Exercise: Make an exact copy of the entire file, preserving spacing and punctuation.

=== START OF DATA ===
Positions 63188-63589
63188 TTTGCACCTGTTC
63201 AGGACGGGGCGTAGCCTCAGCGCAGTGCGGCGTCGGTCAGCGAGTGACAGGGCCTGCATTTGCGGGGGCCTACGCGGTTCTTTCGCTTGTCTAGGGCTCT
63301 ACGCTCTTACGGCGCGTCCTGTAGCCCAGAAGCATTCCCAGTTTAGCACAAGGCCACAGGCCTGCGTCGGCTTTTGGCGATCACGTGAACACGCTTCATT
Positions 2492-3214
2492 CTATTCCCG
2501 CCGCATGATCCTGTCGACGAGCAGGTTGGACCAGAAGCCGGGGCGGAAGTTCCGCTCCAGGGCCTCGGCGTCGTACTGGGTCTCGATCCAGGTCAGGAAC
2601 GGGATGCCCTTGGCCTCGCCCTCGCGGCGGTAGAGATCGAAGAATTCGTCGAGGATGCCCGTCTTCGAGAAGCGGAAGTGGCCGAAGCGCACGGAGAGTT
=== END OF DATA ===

Positions 63188-63589
63188 TTTGCACCTGTTC
63201 AGGACGGGGCGTAGCCTCAGCGCAGTGCGGCGTCGGTCAGCGAGTGACAGGGCCTGCATTTGCGGGGGCCTACGCGGTTCTTTCGCTTGTCTAGGGCTCT
63301 ACGCTCTTACGGCGCGTCCTGTAGCCCAGAAGCATTCCCAGTTTAGCACAAGGCCACAGGCCTGCGTCGGCTTTTGGCGATCACGTGAACACGCTTCATT
Positions 2492-3214
2492 CTATTCCCG
2501 CCGCATGATCCTGTCGACGAGCAGGTTGGACCAGAAGCCGGGGCGGAAGTTCCGCTCCAGGGCCTCGGCGTCGTACTGGGTCTCGATCCAGGTCAGGAAC
2601 GGGATGCCCTTGGCCTCGCCCTCGCGGCGGTAGAGATCGAAGAATTCGTCGAGGATGCCCGTCTTCGAGAAGCGGAAGTGGCCGAAGCGCACGGAGAGTT